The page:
Music Reviews
Beware

Bonnie 'Prince' Billy Beware

(Drag City) Buy it from Insound Rating - 7/10

One thing is clear as I listen to this record: Will Oldham is messing with us.

From the beginning, it's clear that something different is happening here under the folky guise of a modern Willie Nelson record. Oldham seemingly postures a smile while struggling for appreciation throughout the disc. On the first track, Beware Your Only Friend, he belts "I want to be your only friend (Is that scary?)" Maybe. But the fiddle is convincing as he ponders the complexity in the particulars of difficult relationships. By expressing his deepest personal frustrations, the recording process proves therapeutic, and Oldham begins to come to terms with his own demons by vocalizing them.

The second cut, You Can't Hurt Me Now, is a sauntering jangly rambler complete with pedal steel, xylophone, and a trumpet that chimes in during the hooky chorus. Almost everything is in perfect succession with last year's brilliant Lie Down In The Light. But the trumpet is what caught me off guard.

Oldham continues to reinvent his landscape as a relevant artist with each attempt, and Beware tests his ability to weave different instruments into the fabric of an Americana record without breaking the mold entirely. Thankfully, the kitchen sink approach most often resounds as more playful than intrusive, and I'd say he succeeds more often than he fails. But he does fall short on occasion. Midway through the third song entitled My Life's Work, I thought to myself that things were getting silly. Oldham's inclusion of a saxophone riff here made my mind jolt to a place between Born To Run and SNL (which, for me, have ruined sax solos altogether). You Are Lost finds subtle horns tied intrinsically to the underlying structure of the track (not unlike the method employed by The Walkmen on You & Me, and part of what solidified their record as my favorite release of 2008), but Oldham's track lacks a crescendo and doesn't really progress or blossom in the end.

These subtleties persist throughout the record, but most often emerge as quiet artistic flourishes or pleasant surprises. Whispery ghostlike effects successfully haunt There Is Something I Have To Say as Oldham is trying again to connect with a past love; "Can we find communion again? In the bedroom, or just as friends?", and a soft cello provides the perfect lament to the accusatory tone taken in Heart's Arms where he asks a lost lover "Why don't you write me anymore? Have you found something as good just next door?"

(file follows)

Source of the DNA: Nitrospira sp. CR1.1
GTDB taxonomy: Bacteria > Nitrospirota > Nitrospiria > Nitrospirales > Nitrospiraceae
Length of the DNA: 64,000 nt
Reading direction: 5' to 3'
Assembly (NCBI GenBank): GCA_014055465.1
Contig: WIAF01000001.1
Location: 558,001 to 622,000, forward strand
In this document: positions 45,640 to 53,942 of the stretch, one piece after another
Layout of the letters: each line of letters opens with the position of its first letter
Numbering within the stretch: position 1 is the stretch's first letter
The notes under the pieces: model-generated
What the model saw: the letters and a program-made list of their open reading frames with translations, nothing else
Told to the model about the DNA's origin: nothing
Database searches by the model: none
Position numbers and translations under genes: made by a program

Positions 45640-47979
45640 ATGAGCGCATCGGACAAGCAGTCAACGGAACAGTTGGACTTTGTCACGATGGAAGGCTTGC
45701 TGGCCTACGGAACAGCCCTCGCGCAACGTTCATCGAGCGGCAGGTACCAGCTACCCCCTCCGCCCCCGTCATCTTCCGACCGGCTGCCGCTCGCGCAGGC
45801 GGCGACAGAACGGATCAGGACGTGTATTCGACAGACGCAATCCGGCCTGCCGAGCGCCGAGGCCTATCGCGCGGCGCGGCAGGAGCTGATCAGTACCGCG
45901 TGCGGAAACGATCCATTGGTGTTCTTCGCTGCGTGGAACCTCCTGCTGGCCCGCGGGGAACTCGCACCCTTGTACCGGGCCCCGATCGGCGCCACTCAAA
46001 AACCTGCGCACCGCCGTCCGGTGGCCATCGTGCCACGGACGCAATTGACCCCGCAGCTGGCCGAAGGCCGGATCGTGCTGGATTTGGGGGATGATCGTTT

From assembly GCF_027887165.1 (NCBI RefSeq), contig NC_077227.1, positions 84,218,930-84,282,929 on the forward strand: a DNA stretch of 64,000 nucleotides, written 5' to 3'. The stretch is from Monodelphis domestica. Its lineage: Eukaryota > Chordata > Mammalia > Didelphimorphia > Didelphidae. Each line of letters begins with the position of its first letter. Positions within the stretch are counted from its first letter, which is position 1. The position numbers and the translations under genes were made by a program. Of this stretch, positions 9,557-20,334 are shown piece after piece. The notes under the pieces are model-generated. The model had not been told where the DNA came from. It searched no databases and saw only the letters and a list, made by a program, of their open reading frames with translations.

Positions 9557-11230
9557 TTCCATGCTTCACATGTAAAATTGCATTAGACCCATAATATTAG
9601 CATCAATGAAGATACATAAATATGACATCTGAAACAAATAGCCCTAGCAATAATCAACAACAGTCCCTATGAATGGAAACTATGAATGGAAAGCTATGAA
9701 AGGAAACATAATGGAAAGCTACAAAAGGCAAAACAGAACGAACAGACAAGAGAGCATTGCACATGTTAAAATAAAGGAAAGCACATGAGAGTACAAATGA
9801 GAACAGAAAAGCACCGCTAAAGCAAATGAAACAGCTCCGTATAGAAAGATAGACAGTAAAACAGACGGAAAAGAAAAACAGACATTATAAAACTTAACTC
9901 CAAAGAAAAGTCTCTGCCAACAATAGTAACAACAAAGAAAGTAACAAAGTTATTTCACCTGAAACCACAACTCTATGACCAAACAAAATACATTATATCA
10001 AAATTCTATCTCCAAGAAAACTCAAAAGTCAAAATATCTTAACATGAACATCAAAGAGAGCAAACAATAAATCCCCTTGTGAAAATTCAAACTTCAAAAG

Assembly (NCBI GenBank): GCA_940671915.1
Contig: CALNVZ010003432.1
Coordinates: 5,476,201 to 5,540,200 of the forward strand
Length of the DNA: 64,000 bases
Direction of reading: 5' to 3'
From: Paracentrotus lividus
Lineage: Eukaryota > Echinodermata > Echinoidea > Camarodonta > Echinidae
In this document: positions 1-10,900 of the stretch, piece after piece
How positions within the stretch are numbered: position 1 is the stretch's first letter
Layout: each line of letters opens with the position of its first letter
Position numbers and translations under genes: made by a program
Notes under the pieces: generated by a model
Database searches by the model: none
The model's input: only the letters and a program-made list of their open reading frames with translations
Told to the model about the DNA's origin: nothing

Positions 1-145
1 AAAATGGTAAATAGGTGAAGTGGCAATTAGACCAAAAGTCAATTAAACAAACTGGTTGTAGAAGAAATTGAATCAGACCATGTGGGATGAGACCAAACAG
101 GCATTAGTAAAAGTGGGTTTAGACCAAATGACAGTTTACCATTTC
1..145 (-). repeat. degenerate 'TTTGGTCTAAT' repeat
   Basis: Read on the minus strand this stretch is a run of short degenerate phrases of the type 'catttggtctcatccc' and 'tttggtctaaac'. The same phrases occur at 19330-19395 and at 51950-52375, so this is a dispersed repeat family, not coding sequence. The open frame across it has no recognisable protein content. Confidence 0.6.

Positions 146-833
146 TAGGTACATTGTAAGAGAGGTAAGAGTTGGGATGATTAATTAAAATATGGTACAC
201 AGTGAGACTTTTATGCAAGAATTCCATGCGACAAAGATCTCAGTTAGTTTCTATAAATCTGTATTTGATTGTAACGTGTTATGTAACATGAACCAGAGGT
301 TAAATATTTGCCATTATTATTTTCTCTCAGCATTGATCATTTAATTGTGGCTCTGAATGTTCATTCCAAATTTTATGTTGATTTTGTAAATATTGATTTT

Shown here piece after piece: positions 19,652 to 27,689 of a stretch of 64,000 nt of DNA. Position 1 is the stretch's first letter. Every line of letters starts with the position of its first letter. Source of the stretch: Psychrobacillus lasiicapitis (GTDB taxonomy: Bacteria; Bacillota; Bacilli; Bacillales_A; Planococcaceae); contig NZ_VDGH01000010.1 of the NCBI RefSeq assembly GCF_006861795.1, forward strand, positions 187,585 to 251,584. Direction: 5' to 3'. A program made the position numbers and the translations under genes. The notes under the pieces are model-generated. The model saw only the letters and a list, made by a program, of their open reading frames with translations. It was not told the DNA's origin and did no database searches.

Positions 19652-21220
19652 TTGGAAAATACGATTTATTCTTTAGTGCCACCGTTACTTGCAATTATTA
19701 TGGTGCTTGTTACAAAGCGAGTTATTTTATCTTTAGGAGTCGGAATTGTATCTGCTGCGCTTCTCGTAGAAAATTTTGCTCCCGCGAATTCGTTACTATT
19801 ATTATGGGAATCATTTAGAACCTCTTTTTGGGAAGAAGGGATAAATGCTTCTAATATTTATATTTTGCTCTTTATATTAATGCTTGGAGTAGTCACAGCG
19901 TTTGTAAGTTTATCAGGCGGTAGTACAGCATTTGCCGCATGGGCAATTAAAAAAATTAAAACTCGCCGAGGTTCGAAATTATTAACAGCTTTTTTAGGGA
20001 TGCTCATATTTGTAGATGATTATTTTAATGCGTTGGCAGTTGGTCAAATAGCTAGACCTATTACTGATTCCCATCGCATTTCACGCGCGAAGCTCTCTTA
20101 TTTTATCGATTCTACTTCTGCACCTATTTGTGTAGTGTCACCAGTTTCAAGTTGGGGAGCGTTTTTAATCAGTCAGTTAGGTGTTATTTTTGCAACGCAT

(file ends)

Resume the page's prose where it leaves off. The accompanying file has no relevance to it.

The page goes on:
There are also sparks of comedy throughout the album that justify his Wonder Showzen cameo, but the overall tone set by the majority of the arrangements (as well as the cover art) is one of deep sorrow and lament. The artist jokes about his jiggly stomach in the same breath that he justifies a physical embrace as a sufficient replacement for a deeper, more meaningful relationship. And there's bittersweet acceptance in Oldham's voice as he proclaims "It's kind of easy to have some fun when you don't belong to anyone," but I doubt even the most clairvoyant listener could have predicted the accordion that makes an appearance on the same track.

I was taken aback at first through the experimentation, but, perhaps because of it's consistency, Oldham's mixed-bag approach works. As this collection of tunes winds down, no sound is unfamiliar, and everything blends together gracefully. On Without Word You Have Nothing, the smooth sax, careful backing vocals, plucky acoustic, soft violin, a tambourine, muted trumpet, and bongo rhythm section all mesh seamlessly.

Oldham's dark and personal venture comes to a close with the telling Afraid Ain't Me, in which he proclaims his comfort in his singularity; "Alone I may be, but afraid ain't me." It's fitting that hand claps and flute runs are showcased here.

Oldham's willingness to experiment only open his Appalachian-inspired records to greater heights, and the subtlety with which he employs these newly found techniques is (nearly) flawless.